Oh, all right. I'll bite.
Since I was sixteen I've had an intellectual appreciation of notself, and accepted it as my position. Over the years I seldom meditated, and poorly when I did. However, I would habitually reflect on feelings, emotions, thoughts, experiences to see if they were something I could call self. During that time I think I got a pretty good feel for what wasn't really part of my identity, and didn't see anything that was solid or permanent, lasting, etc. Figured I had this down pat.
Well, after I started to meditate properly and get some skill at it, I took up the cemetery contemplations. The second one, I think it is, is where the corpse is being consumed by wildlife... so I had a pretty good mental image going on, and then I wondered, out of the blue: "why would they eat that" It wasn't that I doubted a dog or bird would eat decaying flesh. Rather, I wondered why they need to eat at all. Then I contemplated what they were ingesting and what happened to it once it was consumed. Then I had a rather complete insight: they accumulate to their forms, all the while shedding from their forms... food goes in, bodies grow, heat is produced, waste is expelled, they go on, eventually dieing and also being consumed. The implication was clearly that all that I had, bodily, was accumulated in the same way, and when life left it, it would be very quick for all that I was calling 'my body' to be stripped and redistributed. If I died in the jungle, all that was 'mine' would be scattered across a hundred square miles by day break. So much for all my tender care of the body. Almost immediately I had another image arise in my mind, and it was that of an embryo, and I realized I had accumulated and shed since my conception ... at no point was I not accumulating or shedding, and was doing both all the time... my body was in flux at every moment, as are all bodies. At death the accumulation stops, but the shedding continues until there is nothing left to call 'me' or 'mine', although other beings would certainly call it 'theirs' and 'themselves'.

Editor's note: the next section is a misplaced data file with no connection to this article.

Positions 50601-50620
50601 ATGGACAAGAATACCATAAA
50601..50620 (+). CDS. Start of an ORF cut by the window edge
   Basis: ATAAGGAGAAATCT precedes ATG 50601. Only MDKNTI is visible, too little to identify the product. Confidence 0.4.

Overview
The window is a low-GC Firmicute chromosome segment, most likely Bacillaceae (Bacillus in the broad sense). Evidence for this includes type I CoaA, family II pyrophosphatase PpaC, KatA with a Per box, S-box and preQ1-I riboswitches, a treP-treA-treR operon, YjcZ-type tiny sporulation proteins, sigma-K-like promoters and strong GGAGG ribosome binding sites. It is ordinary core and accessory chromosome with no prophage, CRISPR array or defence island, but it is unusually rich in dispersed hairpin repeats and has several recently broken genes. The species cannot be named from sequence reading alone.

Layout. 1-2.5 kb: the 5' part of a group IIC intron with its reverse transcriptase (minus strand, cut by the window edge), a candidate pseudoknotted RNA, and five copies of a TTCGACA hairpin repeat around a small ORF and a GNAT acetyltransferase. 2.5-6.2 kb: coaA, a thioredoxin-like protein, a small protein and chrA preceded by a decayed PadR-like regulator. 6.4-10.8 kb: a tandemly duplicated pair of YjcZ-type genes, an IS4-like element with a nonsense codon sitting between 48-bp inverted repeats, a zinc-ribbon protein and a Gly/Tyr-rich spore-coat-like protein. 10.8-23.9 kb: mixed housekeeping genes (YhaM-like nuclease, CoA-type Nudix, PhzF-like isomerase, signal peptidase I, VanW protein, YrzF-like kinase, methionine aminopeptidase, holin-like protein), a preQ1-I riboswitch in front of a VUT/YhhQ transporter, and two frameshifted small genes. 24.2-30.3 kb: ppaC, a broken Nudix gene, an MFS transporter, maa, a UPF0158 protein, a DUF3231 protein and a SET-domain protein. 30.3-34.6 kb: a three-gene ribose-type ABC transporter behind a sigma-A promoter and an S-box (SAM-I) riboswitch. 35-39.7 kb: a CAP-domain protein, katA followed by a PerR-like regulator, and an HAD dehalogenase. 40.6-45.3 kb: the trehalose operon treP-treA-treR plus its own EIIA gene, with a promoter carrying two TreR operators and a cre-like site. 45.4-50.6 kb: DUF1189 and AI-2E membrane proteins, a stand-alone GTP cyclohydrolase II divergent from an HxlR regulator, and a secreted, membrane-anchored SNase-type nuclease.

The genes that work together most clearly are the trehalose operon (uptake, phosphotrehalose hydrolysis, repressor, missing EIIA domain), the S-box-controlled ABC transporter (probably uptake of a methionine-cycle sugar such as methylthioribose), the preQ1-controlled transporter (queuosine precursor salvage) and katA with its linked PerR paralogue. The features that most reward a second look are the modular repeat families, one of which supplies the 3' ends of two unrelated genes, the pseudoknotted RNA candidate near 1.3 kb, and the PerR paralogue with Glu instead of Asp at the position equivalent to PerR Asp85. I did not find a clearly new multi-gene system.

While all this is intellectually unsurprising, there was a shock when I realized it. That was the day I really appreciated how ignorant I was: totally overlooking the obvious.